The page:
The graphs are produced using daily rainfall data from the Patched point data set and data from DAFWA's automatic weather stations (AWS). When data for an AWS is unavailable, data from the geographically closest Patched Point station are used. For example, many of the AWS only began recording data recently, so historical data from the closest Patched Point station is used to create pseudo rainfall deciles.
Rainfall to date tool
Please note: This content may be out of date and is currently under review.
Rainfall to date graphs show the amount of rainfall accumulated from the start of the grain growing season and can be used as a tool in the seasonal decision-making process.
The amount of summer rainfall provides an indication of the amount of stored soil water at the start of the growing season.
Rainfall deciles are generated using data from 1975 to the year prior to the current year (inclusive) for each location.
While rainfall to date graphs can help create a narrative for the progress of a given crop and aid key in-season decision-making, other key factors also need to be considered for any given crop to arrive at an accurate picture. These include:
- soil status and characteristics including stored soil moisture, soil water-holding capacity and any barriers to infiltration
- stored nitrogen and other nutrient availabilities
- factors such as non-wetting, water-logging through topography or impermeable layers, leaching or dispersible clays in the soil.
The timing and event intensity of rain during the growing season can also greatly influence the conversion of rainfall to biomass and yield.
How to use the tool
To use the tool, first select a weather station from the drop-down list below.
Next, select the summer start date. Usually, the start of summer is set to 1 November of the year prior to the current growing season. This can be changed, for example if a large rainfall event occurred in early November that is unlikely to affect the soil moisture status at the end of summer then you may set the summer start date to exclude that event. The start of summer must be before the start of the growing season. The end of summer will be automatically set as the day before the growing season starts.
Now select the growing season start and end dates. Usually, the growing season is set to be from 1 May to 31 October. However, some growers may find 1 April to 30 September to be more appropriate, depending on their location. The growing season start and end dates must be within the same calendar year.
Cumulative rainfall for the current growing season is shown up to and including the forecast date. After the forecast date, projected decile finishes are shown. During the growing season, the forecast date is usually set to the current date.
Graphs can be downloaded and saved by clicking on the three horizontal lines to the right of the graph title.
How to interpret the graphs
The figure below shows how the deciles and current rainfall are displayed in the graphs for each location. Note that deciles will look different depending on location. For example, decile 1 in a high rainfall zone will look very different in terms of rainfall received to decile 1 in a low rainfall zone.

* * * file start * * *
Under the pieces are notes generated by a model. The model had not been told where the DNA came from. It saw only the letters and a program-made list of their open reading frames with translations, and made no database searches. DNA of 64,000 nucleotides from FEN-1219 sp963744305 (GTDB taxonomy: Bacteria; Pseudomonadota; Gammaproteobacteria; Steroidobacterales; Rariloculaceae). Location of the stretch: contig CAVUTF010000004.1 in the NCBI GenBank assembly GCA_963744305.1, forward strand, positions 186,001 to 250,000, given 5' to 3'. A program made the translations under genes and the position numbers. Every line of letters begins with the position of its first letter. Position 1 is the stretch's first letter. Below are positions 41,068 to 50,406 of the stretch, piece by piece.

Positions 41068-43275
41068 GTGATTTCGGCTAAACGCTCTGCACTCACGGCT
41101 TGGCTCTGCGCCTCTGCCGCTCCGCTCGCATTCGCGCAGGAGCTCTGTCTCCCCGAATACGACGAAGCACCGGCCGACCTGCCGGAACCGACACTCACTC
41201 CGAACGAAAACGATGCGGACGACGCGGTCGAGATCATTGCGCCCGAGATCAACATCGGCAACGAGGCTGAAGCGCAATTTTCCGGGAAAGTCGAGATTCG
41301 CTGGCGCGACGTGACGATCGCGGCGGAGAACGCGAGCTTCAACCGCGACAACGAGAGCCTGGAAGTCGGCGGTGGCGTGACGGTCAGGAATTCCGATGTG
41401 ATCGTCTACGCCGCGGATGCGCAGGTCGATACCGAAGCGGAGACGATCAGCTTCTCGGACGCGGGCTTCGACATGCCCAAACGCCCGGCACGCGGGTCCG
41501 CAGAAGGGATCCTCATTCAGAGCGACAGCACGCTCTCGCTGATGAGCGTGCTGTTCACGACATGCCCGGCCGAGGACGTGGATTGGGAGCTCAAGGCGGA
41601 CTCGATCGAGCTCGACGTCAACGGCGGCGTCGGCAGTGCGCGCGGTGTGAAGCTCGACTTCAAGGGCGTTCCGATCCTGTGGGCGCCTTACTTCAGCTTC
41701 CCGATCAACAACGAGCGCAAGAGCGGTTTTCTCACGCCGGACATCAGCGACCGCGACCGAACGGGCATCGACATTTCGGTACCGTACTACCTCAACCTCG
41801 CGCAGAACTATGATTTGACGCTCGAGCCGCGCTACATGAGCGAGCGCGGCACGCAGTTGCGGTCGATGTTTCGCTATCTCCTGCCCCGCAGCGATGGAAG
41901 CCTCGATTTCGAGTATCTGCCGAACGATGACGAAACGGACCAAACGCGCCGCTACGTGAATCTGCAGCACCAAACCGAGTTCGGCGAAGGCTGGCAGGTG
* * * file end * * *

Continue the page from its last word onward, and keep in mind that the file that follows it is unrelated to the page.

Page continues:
The top solid green line is decile 9, which means that 90% of years in the historical data (1975 onwards) have recorded less rainfall than this and 10% recorded more.
The middle solid green line is decile 5, which means that 50% of years in the historical data have recorded less rainfall than this and 50% recorded more.
The bottom solid green line is decile 1, which means that 10% of years in the historical data have recorded less rainfall than this and 90% recorded more.
The solid purple line is the current amount of rainfall received for the current growing season.
Graphing these lines enables a comparison between current rainfall received and the historical records and provides some context to the current season and how it's tracking.
Throughout the growing season, the solid purple line will show current rainfall received. Extending out from the solid purple line are three blue dashed lines which represent the historical finishes to a season from the current date onwards.
The top blue dashed line is a decile 9 finish, which means that 90% of years in the historical data finished with less rainfall than this and 10% finished with more.
The middle blue dashed line is a decile 5 finish, which means that 50% of years in the historical data finished with less rainfall than this and 50% finished with more.
The bottom blue dashed line is a decile 1 finish, which means that 10% of years in the historical data finished with less rainfall than this and 90% finished with more.
What is average rainfall?
Use the deciles to interpret where current rainfall sits in a historical sense.
Deciles are generated using data from 1975 to 2014 (inclusive) for each location.
Rainfall deciles are calculated by ordering data from smallest to largest and then seperating into 10 groups of equal size.
When speaking about deciles, we can refer to them as "well below average", "below average", "average", "above average" and "well above average".
Decile 1 is the lowest 10% of years on the historical record and is considered well below average.
Deciles 2 and 3 are the lowest 20-30% of years on the historical record and are considered below average.
Deciles 4 to 7 are the middle 40% of years on the historical record and are considered average. Decile 5 is the median (middle).
Deciles 8 and 9 are the top 20-30% of years on the historical record and are considered above average.
Decile 10 is the top 10% of years on the historical record and is considered well above average.
Extent of range
Lowest 10% of records
Well below average
Second and third lowest 10% of records
Middle 40% of records
Second and third highest 10% of records
Highest 10% of records
Well above average